Abstract: Summary: There are three major reasons why ideas associated with ubuntu are often deemed to be an inappropriate basis for a public morality in today’ s South Africa. One is that they are too vague; a second is that they fail to acknowledge the value of individual freedom; and a third is that they fit traditional, small-scale culture more than a modern, industrial society. In this article, I provide a philosophical interpretation of ubuntu that is not vulnerable to these three objections. Specifically, I construct a moral theory grounded on Southern African world views, one that suggests a promising new conception of human dignity. According to this conception, typical human beings have a dignity by virtue of their capacity for community, understood as the combination of identifying with others and exhibiting solidarity with them, where human rights violations are egregious degradations of this capacity. I argue that this account of human rights violations straightforwardly entails and explains many different elements of South Africa’s Bill of Rights and naturally suggests certain ways of resolving contemporary moral dilemmas in South Africa and elsewhere relating to land reform, political power and deadly force. If I am correct that this jurisprudential interpretation of ubuntu both accounts for a wide array of intuitive human rights and provides guidance to resolve present-day disputes about justice, then the three worries about vagueness, collectivism and anachronism should not stop one from thinking that something fairly called ‘ubuntu’ can ground a public morality. Keywords:
01 Jan 2000
TL;DR: Equality is the endangered species of political ideas: even left-of-centre politicians reject equality as an ideal: government must combat poverty, they say, but need not strive that its citizens be equal in any dimension as discussed by the authors.
Abstract: Equality is the endangered species of political ideas. Even left-of-centre politicians reject equality as an ideal: government must combat poverty, they say, but need not strive that its citizens be equal in any dimension. In this new book the author insists, to the contrary, that equality is the indispensable virtue of democratic sovereignty. A legitimate government must treat all its citizens as equals, that is, with equal respect and concern, and, since the economic distribution that any society achieves is mainly the consequence of its system of law and policy, that requirement imposes serious egalitarian constraints on that distribution. What distribution of a nation's wealth is demanded by equal concern for all? Dworkin draws upon two fundamental humanist principles - first, it is of equal objective importance that all human lives flourish, and second, each person is responsible for defining and achieving the flourishing of his or her own life - to ground his well-known thesis that true equality means equality in the value of the resources that each person commands, not in the success he or she achieves. Equality, freedom, and individual responsibility are therefore not in conflict, but flow from and into one another as facets of the same humanist conception of life and politics. Since no abstract political theory can be understood except in the context of actual and complex political issues, the author develops his thesis by applying it to heated contemporary controversies about the distribution of health care, unemployment benefits, campaign finance reform, affirmative action, assisted suicide, and genetic engineering.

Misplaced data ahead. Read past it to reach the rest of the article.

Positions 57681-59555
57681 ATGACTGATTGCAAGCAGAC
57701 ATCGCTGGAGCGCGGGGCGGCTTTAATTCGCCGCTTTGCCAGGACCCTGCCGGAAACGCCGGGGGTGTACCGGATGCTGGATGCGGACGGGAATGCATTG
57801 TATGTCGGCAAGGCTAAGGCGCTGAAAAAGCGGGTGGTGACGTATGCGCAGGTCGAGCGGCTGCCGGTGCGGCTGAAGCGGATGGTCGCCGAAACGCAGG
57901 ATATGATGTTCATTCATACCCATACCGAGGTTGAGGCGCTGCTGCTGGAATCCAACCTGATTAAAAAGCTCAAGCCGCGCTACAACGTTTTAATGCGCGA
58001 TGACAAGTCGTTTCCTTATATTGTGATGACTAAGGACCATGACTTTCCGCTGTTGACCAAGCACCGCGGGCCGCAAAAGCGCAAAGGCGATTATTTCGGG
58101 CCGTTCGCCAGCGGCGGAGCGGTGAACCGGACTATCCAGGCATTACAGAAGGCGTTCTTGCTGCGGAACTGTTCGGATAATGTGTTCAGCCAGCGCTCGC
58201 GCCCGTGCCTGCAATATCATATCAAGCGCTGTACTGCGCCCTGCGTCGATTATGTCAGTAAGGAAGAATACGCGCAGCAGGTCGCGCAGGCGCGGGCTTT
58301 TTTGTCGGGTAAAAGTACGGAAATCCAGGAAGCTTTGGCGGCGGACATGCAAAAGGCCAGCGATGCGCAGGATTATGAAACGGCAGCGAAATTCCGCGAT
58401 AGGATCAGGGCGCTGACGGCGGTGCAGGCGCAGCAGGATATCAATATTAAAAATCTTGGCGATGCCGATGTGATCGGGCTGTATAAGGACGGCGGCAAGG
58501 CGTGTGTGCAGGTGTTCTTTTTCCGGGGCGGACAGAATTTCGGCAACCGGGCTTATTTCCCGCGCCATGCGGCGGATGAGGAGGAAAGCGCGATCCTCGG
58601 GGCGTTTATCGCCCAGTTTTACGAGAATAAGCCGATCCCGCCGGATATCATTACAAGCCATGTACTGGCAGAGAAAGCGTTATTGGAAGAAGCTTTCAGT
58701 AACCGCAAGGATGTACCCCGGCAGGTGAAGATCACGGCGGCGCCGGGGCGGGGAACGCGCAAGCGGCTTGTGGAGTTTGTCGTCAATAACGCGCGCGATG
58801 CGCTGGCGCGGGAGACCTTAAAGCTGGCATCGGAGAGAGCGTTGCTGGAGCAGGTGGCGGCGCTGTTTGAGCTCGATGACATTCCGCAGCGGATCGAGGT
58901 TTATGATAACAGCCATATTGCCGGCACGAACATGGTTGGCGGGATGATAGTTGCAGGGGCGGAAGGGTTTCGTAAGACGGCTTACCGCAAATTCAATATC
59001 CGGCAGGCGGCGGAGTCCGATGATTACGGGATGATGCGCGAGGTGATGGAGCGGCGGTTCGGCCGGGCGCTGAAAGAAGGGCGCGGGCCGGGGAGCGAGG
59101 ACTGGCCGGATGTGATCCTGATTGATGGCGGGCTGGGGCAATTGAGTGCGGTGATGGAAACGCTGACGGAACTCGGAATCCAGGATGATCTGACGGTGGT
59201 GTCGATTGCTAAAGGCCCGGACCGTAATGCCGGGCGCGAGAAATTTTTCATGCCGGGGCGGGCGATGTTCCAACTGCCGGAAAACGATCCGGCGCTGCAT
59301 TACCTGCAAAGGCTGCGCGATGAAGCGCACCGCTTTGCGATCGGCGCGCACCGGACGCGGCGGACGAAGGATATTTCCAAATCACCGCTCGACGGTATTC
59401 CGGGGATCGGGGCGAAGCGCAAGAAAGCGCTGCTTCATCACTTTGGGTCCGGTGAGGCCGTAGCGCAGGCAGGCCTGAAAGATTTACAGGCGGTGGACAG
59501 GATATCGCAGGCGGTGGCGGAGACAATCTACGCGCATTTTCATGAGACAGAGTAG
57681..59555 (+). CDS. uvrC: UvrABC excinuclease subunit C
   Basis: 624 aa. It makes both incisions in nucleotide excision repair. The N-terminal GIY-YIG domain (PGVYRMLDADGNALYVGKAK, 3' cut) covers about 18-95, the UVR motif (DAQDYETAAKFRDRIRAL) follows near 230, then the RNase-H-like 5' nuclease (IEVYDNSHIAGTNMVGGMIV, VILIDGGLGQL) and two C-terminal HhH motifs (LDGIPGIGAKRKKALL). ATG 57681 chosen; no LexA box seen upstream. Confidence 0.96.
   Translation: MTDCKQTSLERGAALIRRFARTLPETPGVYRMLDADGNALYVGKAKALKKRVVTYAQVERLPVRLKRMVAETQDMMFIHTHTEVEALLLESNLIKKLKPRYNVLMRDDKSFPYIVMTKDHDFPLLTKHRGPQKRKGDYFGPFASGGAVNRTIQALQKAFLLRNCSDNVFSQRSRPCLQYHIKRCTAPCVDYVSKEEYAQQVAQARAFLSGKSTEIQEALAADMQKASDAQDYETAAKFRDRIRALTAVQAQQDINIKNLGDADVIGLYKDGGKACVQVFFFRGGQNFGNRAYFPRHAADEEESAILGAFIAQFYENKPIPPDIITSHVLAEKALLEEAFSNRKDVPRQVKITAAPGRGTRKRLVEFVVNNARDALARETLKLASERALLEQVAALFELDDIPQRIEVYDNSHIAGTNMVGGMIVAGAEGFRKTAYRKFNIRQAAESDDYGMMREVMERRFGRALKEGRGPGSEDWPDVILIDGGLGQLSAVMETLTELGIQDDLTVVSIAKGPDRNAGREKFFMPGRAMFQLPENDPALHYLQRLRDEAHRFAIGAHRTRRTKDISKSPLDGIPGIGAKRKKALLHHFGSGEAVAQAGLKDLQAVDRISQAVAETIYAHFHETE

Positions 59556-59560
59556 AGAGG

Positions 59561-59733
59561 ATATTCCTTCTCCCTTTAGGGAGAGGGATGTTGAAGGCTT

01 Jan 2011
TL;DR: In this article, Dworkin argues that value in all its forms is one big thing: what truth is, life means, morality requires, and justice demands are different aspects of the same large question.
Abstract: The fox knows many things, the Greeks said, but the hedgehog knows one big thing. In his most comprehensive work Ronald Dworkin argues that value in all its forms is one big thing: that what truth is, life means, morality requires, and justice demands are different aspects of the same large question. He develops original theories on a great variety of issues very rarely considered in the same book: moral skepticism, literary, artistic, and historical interpretation, free will, ancient moral theory, being good and living well, liberty, equality, and law among many other topics. What we think about any one of these must stand up, eventually, to any argument we find compelling about the rest. Skepticism in all its forms - philosophical, cynical, or post-modern - threatens that unity. The Galilean revolution once made the theological world of value safe for science. But the new republic gradually became a new empire: the modern philosophers inflated the methods of physics into a totalitarian theory of everything. They invaded and occupied all the honorifics - reality, truth, fact, ground, meaning, knowledge, and being - and dictated the terms on which other bodies of thought might aspire to them, and skepticism has been the inevitable result. We need a new revolution. We must make the world of science safe for value.